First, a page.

[env-trinity] ERNEST CONANT: Federal priorities for Reclamation Mid-Pacific Region for 2019

Tom Stokely tstokely at att.net
Wed Apr 17 10:38:04 PDT 2019


Note the important reference to the Trinity and Klamath rivers.TShttps://mavensnotebook.com/2019/04/17/ernest-conant-federal-priorities-for-reclamation-mid-pacific-region-for-2019/

ERNEST CONANT: Federal priorities for Reclamation Mid-Pacific Region for 2019
April 17, 2019 Maven  Meetings
Reclamation Mid-Pacific Regional Director talks about progress made in implementing the directives in the Presidential Memo

At the Friant Water Authority’s Annual Dinner held in Bakersfield last week, the keynote speaker was Ernest Conant, who was appointed Regional Director of the Bureau of Reclamation’s Mid-Pacific Region on January 17th of this year.   Mr. Conant is no stranger to Kern County, having worked for many years at the Bakersfield law firm of Young and Woolridge.  He’s also familiar with agricultural issues, himself being a member of a six generation farming family.

During his speech, he talked about the work the Bureau of Reclamation is doing to implement the directives in the Presidential Memo, Promoting the Reliable Supply and Delivery of Water in the West, which was signed by President Trump in October of 2018, touching on the challenges on the Klamath, the Coordinated Operating Agreement, the reconsultation on the biological opinions for the state and federal water projects, and the voluntary settlement agreements in the works for the Bay Delta watershed.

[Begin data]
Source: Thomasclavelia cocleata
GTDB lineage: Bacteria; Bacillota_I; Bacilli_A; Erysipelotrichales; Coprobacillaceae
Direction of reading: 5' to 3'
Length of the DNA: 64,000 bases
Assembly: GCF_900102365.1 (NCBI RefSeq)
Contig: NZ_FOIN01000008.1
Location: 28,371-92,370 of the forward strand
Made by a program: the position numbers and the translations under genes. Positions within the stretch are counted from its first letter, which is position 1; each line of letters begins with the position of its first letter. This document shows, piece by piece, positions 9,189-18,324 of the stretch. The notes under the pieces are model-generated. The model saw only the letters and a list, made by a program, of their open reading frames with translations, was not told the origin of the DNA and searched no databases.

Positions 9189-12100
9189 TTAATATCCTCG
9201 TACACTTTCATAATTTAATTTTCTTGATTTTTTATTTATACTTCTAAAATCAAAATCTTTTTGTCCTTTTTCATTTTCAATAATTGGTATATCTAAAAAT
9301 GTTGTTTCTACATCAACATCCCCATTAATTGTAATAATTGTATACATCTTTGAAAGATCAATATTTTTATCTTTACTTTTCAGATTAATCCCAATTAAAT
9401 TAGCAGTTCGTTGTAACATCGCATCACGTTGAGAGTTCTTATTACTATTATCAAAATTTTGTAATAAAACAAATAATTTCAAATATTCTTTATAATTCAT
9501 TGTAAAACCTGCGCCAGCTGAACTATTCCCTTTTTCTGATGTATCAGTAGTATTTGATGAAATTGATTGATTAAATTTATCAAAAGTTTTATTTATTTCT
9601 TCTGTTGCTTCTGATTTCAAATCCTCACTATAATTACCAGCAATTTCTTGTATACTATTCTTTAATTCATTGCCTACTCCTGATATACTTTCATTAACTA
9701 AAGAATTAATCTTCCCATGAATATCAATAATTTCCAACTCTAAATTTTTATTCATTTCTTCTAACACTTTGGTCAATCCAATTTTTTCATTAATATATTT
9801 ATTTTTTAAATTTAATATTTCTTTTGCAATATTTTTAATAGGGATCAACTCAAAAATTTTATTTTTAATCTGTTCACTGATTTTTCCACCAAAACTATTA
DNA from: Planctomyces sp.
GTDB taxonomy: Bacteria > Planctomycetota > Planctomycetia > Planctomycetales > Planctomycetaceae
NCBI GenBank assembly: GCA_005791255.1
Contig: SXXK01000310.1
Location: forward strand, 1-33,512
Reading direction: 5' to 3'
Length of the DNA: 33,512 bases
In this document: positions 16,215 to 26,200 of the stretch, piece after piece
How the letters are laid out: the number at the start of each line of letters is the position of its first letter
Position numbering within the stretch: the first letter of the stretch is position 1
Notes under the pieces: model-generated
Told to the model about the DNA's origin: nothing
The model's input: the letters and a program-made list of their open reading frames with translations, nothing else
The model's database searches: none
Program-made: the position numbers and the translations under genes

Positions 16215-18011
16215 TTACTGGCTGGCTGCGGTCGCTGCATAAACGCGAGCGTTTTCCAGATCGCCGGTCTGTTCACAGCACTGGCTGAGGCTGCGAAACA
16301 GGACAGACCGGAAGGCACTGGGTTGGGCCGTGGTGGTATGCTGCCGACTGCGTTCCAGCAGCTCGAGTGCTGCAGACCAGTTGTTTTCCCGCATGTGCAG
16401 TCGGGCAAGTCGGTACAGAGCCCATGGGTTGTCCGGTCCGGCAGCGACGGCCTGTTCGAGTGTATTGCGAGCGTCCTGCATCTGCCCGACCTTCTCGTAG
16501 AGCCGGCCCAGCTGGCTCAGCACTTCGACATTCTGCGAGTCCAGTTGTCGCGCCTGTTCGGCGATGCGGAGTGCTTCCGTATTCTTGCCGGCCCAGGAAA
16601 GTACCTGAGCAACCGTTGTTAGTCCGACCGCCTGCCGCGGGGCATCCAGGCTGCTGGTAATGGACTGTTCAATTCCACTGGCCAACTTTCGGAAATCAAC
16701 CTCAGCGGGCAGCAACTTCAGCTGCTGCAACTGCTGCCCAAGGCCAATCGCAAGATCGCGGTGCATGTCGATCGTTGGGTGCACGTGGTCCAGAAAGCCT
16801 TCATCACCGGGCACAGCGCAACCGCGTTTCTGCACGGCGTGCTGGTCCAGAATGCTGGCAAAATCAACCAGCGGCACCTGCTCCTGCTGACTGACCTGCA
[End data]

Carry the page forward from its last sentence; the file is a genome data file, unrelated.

Challenges on the Klamath

Ernest Conant began by saying that he has been spending a lot of time on the Klamath.  The Klamath is similar to the Central Valley Project but on a smaller scale in terms of Endangered Species Act issues.   The big difference between the Klamath and the CVP is that there are six tribes that claim water rights that go back forever and therefore have priority, and that’s challenging.

In the Presidential memo, there was a directive to prepare new biological opinions for the Klamath by April 1st.  The Bureau completed the Biological Assessment and delivered it to the wildlife agencies just before Christmas; despite the shutdown of the federal government, the Fish and Wildlife Service and National Marine Fisheries Service did get the biological opinions completed by the April 1st deadline.

“This Monday at the Water Users Meeting, we were able to announce the water allocation for the Klamath Project, which otherwise would have been subject to a court-ordered injunction,” Mr. Conant said.  “We’re pleased that we got that done, but of course not everybody is satisfied with it, and lawsuits have already been filed.  I’ve been named in two lawsuits; that’s how I’ve started my career at the Bureau of Reclamation.  And there’s many more to come.”

Mr. Conant pointed out there is a connection with Klamath and the CVP.  “The downstream tribes are constantly putting pressure on the Klamath Project and the CVP to provide additional releases from the Trinity to protect salmon, and overtime, the amount of water that goes across the mountain over to the Sacramento watershed from the Trinity has been reduced in order to meet those demands.  That was not impacted by this most recent biological opinion, but that’s the pressure that continues and why the CVP has to continue to pay attention to what’s going on in the Trinity basin, which in turn affects the Klamath Basin.”